How JustAnswer Works:
  • Ask an Expert
    Experts are full of valuable knowledge and are ready to help with any question. Credentials confirmed by a Fortune 500 verification firm.
  • Get a Professional Answer
    Via email, text message, or notification as you wait on our site. Ask follow up questions if you need to.
  • 100% Satisfaction Guarantee
    Rate the answer you receive.
Ask Jo C. Your Own Question
Jo C.
Jo C., Barrister
Category: Law
Satisfied Customers: 71050
Experience:  Over 5 years in practice
Type Your Law Question Here...
Jo C. is online now

My 74 year old friend has another problem. The same woman who

This answer was rated:

My 74 year old friend has another problem. The same woman who persuaded him to gauantee a short term loan of £5000 and who had no car also persuaded my friend to go with her to a car hire firm where she signed a four week hire agreement (which my friend did not read and was not provided with a copy). My friend gave his credit card details for payment in case she could not pay again acting like a guarantor although he signed nothing. Several months later he discovered that he had paid out £1560 for the care hire which was still continuing including parking fines. I contacted the car hire firm and explained they had no authority to continue taking his money and they stopped doing so. He asked for a refund and although the person we spoke to was very sympathetic the following week he was fired. So we wrote to the company who have washed their hands of the matter, saying it was a matter between the women and my friend. My friend's bank have reported it to their Fraud Department who have written to the company but are doubtful if they can help because he voluntarily gave his credit card details.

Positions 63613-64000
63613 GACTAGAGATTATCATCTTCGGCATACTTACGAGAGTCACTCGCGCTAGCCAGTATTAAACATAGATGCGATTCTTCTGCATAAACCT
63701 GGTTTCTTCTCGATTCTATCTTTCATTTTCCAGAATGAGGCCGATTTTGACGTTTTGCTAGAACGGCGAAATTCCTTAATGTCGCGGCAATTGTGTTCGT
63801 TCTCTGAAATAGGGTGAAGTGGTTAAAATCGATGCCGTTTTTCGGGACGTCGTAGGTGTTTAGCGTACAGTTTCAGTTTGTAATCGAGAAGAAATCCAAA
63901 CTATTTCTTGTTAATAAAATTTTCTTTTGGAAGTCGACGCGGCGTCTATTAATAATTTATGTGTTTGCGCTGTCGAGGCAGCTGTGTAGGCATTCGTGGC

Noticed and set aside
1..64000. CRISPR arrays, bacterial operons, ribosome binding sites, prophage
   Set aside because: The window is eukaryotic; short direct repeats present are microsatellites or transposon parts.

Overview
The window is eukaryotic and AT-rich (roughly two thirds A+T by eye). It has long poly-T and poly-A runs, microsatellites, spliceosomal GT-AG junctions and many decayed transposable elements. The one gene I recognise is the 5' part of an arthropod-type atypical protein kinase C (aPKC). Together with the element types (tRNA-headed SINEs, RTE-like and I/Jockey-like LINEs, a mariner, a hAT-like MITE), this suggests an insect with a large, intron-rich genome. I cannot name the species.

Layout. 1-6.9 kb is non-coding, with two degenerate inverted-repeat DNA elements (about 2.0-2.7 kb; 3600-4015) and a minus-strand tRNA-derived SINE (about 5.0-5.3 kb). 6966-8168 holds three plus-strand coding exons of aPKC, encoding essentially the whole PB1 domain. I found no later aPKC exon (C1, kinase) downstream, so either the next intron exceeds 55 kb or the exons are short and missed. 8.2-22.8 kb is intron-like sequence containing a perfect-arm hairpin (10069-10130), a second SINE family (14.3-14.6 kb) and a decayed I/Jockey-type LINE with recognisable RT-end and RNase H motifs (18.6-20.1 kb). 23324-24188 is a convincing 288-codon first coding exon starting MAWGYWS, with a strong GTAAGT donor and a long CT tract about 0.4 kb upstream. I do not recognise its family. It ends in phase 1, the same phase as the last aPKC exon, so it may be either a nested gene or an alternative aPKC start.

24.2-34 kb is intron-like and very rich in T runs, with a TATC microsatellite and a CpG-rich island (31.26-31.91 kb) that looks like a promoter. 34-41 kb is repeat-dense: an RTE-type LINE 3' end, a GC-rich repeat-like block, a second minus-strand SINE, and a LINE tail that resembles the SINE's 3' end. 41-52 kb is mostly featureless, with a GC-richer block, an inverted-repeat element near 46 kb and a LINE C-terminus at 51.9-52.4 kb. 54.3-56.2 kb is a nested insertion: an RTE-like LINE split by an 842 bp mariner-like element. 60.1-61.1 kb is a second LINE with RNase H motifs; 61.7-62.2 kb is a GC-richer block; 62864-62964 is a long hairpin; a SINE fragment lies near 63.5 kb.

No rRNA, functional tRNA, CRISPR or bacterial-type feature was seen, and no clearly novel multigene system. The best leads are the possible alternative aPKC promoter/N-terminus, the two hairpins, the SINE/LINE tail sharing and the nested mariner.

Is there any way he can get his money back?
Thank you for your question. My name is ***** ***** I will try to help with this.
What is the fraud that you allege? I realise she probably did take advantage of him but she didn't deceive him?
Customer: replied 3 years ago.

I suspect there was no fraud but it is the Fraud Department at the bank which has taken up the issue for him.

Basically he is a vulnerable adult who has been ill over the last 2 years and this was quite obvious to the guy who was fired when I took my friend into see him.

I appreciate he may be in difficulty relating to the 4 week hire but he was given no information or understanding that he might in effect be guaranteeing an unlimited hire and particularly not parking fines. The women has no money so cannot repay him.

Customer: replied 3 years ago.

When will I receive a reply?

That is not good news I am afraid.
Of course, she is behaving disgracefully but that is between her and him. The lender is not liable. You are right. There is no fraud on these facts. He agreed. Of course, she should not have let him but some people behave badly. That doesn't give him a defence in law to a contract.
Come what may, he paid and so they can evidence a contract. Whether he signed anything or not is a non issue. Similarly whether he read the contract or not is not important. Very few people do read contracts in detail.
The only option is to sue the lady concerned if there was an agreement between the two of them that she would pay or would reimburse him if he had to.
I am sorry but I have to give you truthful information. Her misconduct is not down to the lender or the hirer.
Can I clarify anything for you?
Customer: replied 3 years ago.

Is there any responsibility on the hirer to not take advantage of a vulnerable person? Should they have tried to contact him when the hire continued beyond 4 weeks?

No, and no.
I am sorry but there is no way around this.
There is a legal argument called undue influence that goes to guarantors but that only covers the loan. In truth, it would be irresponsible of me to tell you this is a strong argument anyway. It isn't really made out here and anyway they wouldn't sue for £5k. They would just add a default to his credit rating. He might not mind that of course.
But in relation to the hire, he isn't a guarantor. He is the party to the contract. I realise that is not to his benefit but that isn't down to them.
Jo C. and other Law Specialists are ready to help you